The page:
This is excerpted from the book, Becoming the Parent You Want to Be: A Sourcebook of Strategies for the First Five Years" by Laura Davis and Janis Keyser, the ParentsPlace.com Parenting Experts.
One of the main ways we learn about our children is through observation. When we consciously and thoughtfully watch our children, we gain invaluable insight into who they are and how to best interact with them.
Observation is something parents do naturally. As soon as our babies are born, we find ourselves gazing at them -- both when they're asleep and when they're awake. Their every gesture, sound and random movement keeps us spellbound. There's a reason we find our babies so riveting. It's nature's way of making sure they're protected and cared for.
Parents observe the ways their babies explore, the expressions on their faces, the tenor of their cries, the color of their poops, and the number of diapers they wet. We notice how long they nap, when they cry the most, and what seems to calm them. It is through this observation, this taking of mental history, that we begin to know our children.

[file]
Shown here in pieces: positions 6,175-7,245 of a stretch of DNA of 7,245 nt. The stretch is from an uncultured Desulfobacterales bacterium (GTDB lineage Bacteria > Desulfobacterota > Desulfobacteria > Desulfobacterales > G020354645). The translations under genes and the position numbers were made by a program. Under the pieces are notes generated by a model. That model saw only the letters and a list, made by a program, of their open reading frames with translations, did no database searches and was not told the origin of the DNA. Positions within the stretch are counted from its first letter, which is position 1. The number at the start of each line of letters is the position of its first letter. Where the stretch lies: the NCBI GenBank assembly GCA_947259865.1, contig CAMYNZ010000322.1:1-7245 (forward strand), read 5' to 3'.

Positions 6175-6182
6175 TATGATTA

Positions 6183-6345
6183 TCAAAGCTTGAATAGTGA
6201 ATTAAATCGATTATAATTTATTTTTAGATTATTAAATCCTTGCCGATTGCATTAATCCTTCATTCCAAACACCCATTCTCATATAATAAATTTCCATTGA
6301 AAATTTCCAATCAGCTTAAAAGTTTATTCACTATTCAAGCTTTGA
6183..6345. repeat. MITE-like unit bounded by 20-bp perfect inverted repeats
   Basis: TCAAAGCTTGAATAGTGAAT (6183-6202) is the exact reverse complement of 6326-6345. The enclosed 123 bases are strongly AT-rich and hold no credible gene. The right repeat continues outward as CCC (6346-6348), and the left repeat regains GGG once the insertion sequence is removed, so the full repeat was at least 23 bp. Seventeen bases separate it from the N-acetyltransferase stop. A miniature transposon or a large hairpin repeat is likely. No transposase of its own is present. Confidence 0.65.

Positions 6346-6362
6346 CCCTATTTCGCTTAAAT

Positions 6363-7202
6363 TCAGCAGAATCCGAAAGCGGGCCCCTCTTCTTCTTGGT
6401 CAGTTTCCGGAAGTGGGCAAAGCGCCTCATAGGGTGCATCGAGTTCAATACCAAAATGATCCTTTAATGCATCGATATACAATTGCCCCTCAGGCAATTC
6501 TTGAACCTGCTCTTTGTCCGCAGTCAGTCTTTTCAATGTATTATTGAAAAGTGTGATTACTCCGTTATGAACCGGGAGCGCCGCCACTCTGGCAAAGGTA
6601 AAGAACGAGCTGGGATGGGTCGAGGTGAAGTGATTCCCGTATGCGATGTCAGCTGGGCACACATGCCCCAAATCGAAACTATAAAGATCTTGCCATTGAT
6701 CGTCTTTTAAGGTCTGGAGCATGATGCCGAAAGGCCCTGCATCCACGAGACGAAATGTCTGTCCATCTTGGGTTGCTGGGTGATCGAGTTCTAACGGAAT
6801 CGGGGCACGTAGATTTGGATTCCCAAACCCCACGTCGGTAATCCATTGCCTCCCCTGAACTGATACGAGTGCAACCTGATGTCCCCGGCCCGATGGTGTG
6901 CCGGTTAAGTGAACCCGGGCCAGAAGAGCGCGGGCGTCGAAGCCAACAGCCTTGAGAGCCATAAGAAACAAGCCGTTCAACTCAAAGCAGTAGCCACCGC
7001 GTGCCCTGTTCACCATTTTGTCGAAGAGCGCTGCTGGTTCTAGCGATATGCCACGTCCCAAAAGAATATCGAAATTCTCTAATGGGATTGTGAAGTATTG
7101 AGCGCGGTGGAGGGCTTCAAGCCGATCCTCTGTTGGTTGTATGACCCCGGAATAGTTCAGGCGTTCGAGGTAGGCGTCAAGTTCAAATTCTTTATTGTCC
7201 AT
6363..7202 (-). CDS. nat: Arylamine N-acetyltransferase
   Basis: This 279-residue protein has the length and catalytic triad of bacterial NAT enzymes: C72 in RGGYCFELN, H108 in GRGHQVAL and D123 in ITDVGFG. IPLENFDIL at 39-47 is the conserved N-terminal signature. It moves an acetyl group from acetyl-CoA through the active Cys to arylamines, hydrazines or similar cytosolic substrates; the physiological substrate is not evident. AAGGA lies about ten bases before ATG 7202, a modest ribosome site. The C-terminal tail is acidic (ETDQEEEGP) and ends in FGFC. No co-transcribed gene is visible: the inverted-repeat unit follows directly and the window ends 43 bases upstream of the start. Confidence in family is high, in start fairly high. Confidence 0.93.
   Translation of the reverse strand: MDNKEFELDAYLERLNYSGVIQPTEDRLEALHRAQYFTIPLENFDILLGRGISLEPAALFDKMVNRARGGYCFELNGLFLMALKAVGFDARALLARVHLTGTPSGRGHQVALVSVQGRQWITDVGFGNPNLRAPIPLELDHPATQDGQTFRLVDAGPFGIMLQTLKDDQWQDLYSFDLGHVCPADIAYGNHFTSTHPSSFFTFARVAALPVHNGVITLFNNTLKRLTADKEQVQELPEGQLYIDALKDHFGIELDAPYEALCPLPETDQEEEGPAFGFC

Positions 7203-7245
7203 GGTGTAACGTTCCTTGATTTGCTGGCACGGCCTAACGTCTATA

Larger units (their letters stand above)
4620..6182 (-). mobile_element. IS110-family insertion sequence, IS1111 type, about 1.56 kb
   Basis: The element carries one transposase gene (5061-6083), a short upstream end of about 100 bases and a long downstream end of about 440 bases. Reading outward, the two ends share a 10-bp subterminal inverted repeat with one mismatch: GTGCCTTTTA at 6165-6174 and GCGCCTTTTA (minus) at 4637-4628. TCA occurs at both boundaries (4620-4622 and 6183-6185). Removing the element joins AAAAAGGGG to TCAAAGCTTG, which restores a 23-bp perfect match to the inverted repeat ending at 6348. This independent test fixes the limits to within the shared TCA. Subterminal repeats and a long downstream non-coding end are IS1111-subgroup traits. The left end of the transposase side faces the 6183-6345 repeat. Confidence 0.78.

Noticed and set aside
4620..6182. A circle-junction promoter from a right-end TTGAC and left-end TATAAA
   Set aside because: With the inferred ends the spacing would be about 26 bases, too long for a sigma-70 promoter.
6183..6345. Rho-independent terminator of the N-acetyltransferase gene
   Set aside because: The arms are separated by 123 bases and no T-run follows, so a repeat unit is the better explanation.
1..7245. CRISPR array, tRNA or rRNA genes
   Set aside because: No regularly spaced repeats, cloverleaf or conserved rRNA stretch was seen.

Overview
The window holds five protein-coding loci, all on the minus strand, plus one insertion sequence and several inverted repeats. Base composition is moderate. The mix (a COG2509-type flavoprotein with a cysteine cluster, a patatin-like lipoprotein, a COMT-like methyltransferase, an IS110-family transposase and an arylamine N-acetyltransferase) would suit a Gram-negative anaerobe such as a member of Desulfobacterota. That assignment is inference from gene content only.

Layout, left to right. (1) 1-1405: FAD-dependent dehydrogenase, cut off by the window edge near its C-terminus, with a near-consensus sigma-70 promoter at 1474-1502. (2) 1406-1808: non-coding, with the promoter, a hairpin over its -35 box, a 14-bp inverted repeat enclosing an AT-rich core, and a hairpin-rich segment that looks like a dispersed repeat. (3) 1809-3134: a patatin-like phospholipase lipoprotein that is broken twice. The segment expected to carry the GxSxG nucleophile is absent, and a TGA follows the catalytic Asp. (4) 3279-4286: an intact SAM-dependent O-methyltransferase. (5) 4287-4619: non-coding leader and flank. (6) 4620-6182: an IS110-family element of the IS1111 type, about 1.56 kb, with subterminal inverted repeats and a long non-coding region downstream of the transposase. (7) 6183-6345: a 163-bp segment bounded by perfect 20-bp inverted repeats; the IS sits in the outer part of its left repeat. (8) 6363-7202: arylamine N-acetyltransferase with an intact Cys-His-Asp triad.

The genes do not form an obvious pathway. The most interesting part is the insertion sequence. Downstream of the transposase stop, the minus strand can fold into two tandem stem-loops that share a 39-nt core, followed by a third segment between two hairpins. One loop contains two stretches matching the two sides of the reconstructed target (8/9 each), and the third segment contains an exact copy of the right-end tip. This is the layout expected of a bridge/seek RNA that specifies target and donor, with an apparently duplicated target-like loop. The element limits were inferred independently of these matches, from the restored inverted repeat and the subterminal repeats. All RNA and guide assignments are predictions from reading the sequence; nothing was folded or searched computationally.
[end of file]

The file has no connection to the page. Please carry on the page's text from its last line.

After practicing observation in an infant class, Razel, the mother of eight-month-old twins remarked, "When I sit back and observe my boys, I learn about the way they each solve problems. They're like little scientists. And the amazing thing is that they each do it so differently."
Most parents rely on observation to learn about their babies in the first year of life. But once children start talking, many parents assume that observation isn't as necessary. Yet there are many things even verbal children can't articulate.
Observing older children -- watching their facial expressions, body language, tone of voice, peer interactions and dramatic play -- continues to give parents important insights and knowledge.